We have also updated our individual COT reports for the futures markets listed below. These are easier-to-read than the CFTC version. They also have additional long/short ratios data and give the weekly net positions changes.
Clean Financial readers should note that you may be able to spread bet on stock market indices with other brokers.
Live Stock Market Spread Betting Prices and Charts
We do give readers some fairly accurate spread betting prices for the daily index markets, please see index spread betting prices above.
The live CFD chart and prices below will offer readers a useful look at the FTSE 100 (UK 100) stock market index.
You can use the search option on the chart to select other indices like the Dow Jones (USA 30), S&P 500 (USA 500), DAX 30 (Germany 30), etc.
The above chart, provided by Plus 500, usually follows the FTSE 100 futures market (not the spot market).
If you want to study live spread betting prices and charts for the stock market, then naturally, one option is to use a spread betting account.
A spreads account would also give you access to daily markets. Users should note that accounts are subject to credit, suitability and status checks.
If you apply, and your application is approved, you can log on and use the live charts and prices. These are usually provided for free.
Of course, if you decide to trade then, before you start, you should be aware that spread trading and contracts for difference involve a significant level of risk to your capital and it is possible to incur losses that exceed your initial investment.
Advanced Stock Market Charts
Although charting software and packages can differ across the various firms, in order to assist you with your trading, the majority of charts usually have features such as:
A variety of time intervals - 1 minute, 2 minute, 10 minute, 1 hour, 2 hour, 1 day, etc
Indicators - Moving Average, MACD, Momentum, RSI, TSI etc
Various display styles - bar charts and candlestick charts
Tools for drawing features - Fibonacci retracements and trendlines
A ‘futures’ market will normally have a wider spread than a ‘daily’ market. However, you do not normally have ‘daily rolling’ costs with a futures market.
Having said that, if you are trading a quarterly futures market, i.e. a market that closes at the end of the quarter, and you want to keep it open past the expiry date then you will often incur a small cost at the end of the quarter.
Importantly, if you plan on doing this, you need to tell your spread betting company in advance, i.e. before the contract expires.
How to Spread Bet on a Stock Market Index?
An index is a statistical indicator that represents the total value of the stocks that constitute it eg the FTSE and Dow Jones are both indices. It often serves as a barometer for a given market or industry and acts as a benchmark from which financial or economic performance is measured.
As with many global markets, you can spread bet on a stock market index to rise or fall.
If we go onto Financial Spreads, we can see that they are pricing the FTSE 100 Rolling Daily market at 5819.7 - 5820.7. This means you can spread bet on the FTSE 100 index:
Moving higher than 5820.7, or
Moving lower than 5819.7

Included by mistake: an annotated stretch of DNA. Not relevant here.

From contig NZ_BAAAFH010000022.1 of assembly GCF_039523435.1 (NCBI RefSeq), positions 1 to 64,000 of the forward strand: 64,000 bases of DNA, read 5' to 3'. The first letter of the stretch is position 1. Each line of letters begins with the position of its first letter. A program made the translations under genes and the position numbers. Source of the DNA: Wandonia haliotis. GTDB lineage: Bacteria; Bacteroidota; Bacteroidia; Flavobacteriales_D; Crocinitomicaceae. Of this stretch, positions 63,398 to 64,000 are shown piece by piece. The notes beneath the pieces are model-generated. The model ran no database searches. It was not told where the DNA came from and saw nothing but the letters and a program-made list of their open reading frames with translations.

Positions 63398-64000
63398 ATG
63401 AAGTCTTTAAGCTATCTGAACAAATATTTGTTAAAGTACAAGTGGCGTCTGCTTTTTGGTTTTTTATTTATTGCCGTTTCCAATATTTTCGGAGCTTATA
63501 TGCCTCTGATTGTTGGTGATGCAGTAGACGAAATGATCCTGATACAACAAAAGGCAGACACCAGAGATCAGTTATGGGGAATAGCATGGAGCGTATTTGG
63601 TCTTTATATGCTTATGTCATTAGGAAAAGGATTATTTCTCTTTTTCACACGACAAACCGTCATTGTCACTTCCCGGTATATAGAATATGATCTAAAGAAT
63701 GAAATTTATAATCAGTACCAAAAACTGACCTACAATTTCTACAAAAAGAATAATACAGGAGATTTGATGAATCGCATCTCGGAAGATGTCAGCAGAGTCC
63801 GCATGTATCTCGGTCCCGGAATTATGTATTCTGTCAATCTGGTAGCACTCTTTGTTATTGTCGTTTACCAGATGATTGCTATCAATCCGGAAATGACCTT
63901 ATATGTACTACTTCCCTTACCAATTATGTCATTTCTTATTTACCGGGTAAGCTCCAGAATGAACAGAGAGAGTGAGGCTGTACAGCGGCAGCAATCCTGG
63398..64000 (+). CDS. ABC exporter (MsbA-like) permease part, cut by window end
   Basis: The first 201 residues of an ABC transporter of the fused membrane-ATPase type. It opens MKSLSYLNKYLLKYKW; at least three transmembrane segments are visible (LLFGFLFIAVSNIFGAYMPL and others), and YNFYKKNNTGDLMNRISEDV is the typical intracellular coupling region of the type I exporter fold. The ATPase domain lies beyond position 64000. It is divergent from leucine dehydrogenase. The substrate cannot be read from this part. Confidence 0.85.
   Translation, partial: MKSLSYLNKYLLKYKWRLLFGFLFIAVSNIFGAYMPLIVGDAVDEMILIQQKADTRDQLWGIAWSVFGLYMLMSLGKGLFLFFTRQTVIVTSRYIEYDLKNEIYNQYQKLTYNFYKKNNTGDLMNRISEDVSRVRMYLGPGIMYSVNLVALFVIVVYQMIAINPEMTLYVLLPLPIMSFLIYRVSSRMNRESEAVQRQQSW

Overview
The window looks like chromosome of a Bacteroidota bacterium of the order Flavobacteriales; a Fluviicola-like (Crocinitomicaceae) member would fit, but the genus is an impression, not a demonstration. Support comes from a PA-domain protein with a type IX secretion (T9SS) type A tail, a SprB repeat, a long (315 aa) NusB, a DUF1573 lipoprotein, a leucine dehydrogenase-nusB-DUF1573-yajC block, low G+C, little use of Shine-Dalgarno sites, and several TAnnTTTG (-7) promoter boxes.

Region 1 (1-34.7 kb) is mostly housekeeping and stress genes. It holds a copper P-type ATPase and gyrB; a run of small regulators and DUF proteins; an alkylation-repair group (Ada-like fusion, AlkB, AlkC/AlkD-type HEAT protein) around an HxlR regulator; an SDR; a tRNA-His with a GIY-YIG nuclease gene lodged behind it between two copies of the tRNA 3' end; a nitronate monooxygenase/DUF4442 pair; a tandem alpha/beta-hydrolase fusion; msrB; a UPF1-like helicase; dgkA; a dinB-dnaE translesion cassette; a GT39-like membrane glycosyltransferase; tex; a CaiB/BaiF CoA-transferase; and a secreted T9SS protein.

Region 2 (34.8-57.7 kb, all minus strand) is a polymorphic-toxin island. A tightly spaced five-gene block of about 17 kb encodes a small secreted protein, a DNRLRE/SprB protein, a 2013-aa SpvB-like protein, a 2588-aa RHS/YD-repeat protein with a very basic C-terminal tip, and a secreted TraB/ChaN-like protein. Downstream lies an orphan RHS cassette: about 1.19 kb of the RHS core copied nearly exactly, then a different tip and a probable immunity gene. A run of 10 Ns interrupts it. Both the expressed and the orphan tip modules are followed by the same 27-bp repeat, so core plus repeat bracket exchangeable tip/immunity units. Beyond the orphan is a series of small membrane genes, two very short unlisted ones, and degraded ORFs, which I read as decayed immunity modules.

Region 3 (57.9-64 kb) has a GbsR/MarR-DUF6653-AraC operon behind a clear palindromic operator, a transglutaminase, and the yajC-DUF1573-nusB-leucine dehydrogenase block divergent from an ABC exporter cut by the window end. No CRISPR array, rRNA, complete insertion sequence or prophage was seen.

Whilst placing a spread bet on the FTSE 100 index you trade in £x per point. Therefore, if you choose to have a stake of £3 per point and the FTSE 100 moves 32 points then that would be a difference to your P&L of £96. £3 per point x 32 points = £96.
So, let’s assume:
You have done your analysis, and
Your analysis suggests the FTSE 100 index will move higher than 5820.7
If so, you might want to buy a spread bet at 5820.7 for a stake of, let’s say, £4 per point.
With this trade you make a profit of £4 for every point that the FTSE 100 index moves above 5820.7. Conversely, however, you will lose £4 for every point that the FTSE 100 market drop below the 5820.7 level.
Or, in other words, if you were to buy a spread bet then your profit/loss is worked out by taking the difference between the closing price of the market and the price you bought the market at. You then multiply that difference in price by your stake.
If, after a few hours, the UK stock market rose then you might consider closing your position in order to lock in your profit.
If the FTSE rose then the spread, set by the spread trading firm, might move up to 5849.3 - 5850.3. In order to close your spread bet you would sell at 5849.3. So if you sell with the same £4 stake your profit would be calculated as:
Profit / loss = (Closing Price - Opening Price) x stake
Profit / loss = (5849.3 - 5820.7) x £4 per point stake
Profit / loss = 28.6 x £4 per point stake
Profit / loss = £114.40 profit
Speculating on stock market indices won't always go to plan. In this case, you wanted the UK index to rise. Of course, stock markets can fall.
If the FTSE 100 market began to fall then you could close your trade in order to limit your losses.
If the UK stock market dropped to 5785.8 - 5786.8 you would close your trade by selling at 5785.8. So your loss would be calculated as:
Profit / loss = (Closing Price - Opening Price) x stake
Profit / loss = (5785.8 - 5820.7) x £4 per point stake
Profit / loss = -34.9 x £4 per point stake
Profit / loss = -£139.60 loss
Note: FTSE 100 Rolling Daily market quoted as of 28-Nov-12.
How to Spread Bet on Indices - Selling FTSE 100 Futures Market
Let's say a firm is offering a FTSE 100 Futures price of 6202 - 6206, i.e. you can 'buy' at 6206 or 'sell' at 6202.
You think the FTSE is going to go down, so you 'Sell'.
You decide to risk £10 per point
The market rises in the afternoon. You decide to cut your losses by closing your bet at the latest current Daily FTSE price
The new quote is 6210 - 6212
To close a 'sell' bet you simply 'buy' at the top end of the spread for the same stake
You buy £10/point at 6212
Closing price = 6212
Profit / Loss = (Opening price - Closing price) x stake
Opening price = 6202
Profit / Loss = (6202 - 6212) x £10 per point
-10 point Loss x £10 per point
Loss = -£100
How to Spread Bet on a Stock Market - Selling US Futures (Wall Street)